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dc.contributor.authorHarzing, AW
dc.date.available2014-05-21T21:00:30Z
dc.date.issued2005-01-01
dc.identifier.citationHarzing, A. W. (2005). Australian Research Output in Economics and Business: High Volume, Low Impact?. Australian Journal of Management, 30 (2), pp.183-200. https://doi.org/10.1177/031289620503000201.
dc.identifier.issn0312-8962
dc.identifier.urihttp://hdl.handle.net/11343/27978
dc.descriptionC1 - Refereed Journal Article
dc.description.abstractThis paper investigates publication patterns of Australian academics in Economics & Business. I show that this discipline follows the general Australian trend of declining impact, measured as citations per paper, from the mid-1990s. However, the gap in Australia's ranking of publication quantity (number of papers) and publication quality (impact) is much wider in Economics & Business than in other disciplines. The discipline combines the highest ranking in quantity with the lowest ranking in quality. Seven possible explanations for this pattern are discussed.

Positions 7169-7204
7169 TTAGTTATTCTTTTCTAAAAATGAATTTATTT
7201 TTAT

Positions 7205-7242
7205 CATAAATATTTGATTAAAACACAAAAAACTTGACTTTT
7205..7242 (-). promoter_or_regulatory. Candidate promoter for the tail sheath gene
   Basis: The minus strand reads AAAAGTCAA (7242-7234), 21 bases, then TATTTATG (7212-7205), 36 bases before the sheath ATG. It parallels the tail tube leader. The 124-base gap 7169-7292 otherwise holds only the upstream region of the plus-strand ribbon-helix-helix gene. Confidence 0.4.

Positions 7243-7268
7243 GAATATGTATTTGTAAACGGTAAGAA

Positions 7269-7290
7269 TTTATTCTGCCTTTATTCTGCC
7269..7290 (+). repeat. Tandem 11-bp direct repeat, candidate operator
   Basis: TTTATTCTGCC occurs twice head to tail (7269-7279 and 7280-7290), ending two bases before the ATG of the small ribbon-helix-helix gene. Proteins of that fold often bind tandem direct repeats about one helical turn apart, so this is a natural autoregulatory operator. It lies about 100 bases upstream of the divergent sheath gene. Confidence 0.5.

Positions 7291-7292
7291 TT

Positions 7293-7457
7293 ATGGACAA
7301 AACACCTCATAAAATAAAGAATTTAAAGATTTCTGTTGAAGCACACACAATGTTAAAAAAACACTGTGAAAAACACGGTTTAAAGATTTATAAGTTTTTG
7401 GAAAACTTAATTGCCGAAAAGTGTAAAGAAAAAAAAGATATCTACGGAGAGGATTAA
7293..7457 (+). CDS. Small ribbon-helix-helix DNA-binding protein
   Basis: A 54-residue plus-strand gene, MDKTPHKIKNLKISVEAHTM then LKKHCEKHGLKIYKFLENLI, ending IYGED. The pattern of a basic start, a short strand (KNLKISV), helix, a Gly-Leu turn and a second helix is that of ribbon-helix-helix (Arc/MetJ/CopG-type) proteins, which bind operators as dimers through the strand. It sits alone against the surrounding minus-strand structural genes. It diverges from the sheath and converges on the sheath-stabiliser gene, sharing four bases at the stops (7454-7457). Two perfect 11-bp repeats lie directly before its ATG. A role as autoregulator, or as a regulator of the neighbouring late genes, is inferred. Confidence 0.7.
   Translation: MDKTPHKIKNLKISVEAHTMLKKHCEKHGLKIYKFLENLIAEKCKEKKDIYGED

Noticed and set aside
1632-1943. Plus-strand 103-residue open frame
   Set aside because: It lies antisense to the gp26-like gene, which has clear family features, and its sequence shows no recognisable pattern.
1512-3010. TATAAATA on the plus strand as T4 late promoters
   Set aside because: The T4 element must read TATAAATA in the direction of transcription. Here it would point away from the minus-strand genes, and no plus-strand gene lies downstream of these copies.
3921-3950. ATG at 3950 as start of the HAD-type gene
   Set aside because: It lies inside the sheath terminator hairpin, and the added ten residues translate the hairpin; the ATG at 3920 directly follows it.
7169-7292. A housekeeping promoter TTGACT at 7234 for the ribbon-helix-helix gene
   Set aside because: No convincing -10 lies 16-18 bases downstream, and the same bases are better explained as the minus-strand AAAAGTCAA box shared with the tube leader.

dc.languageen
dc.publisherSAGE Publications
dc.subjectBusiness and Management
dc.titleAustralian Research Output in Economics and Business: High Volume, Low Impact?
dc.typeJournal Article
dc.identifier.doi10.1177/031289620503000201
melbourne.peerreviewPeer Reviewed
melbourne.affiliationThe University of Melbourne
melbourne.affiliation.departmentManagement and Marketing
melbourne.source.titleAustralian Journal of Management
melbourne.source.volume30
melbourne.source.issue2
melbourne.source.pages183-200
melbourne.publicationid40637
melbourne.elementsid270913
melbourne.contributor.authorHARZING, ANNE-WIL
melbourne.internal.ingestnoteAbstract bulk upload (2017-07-20)
dc.identifier.eissn1327-2020
melbourne.accessrightsThis item is currently not available from this repository


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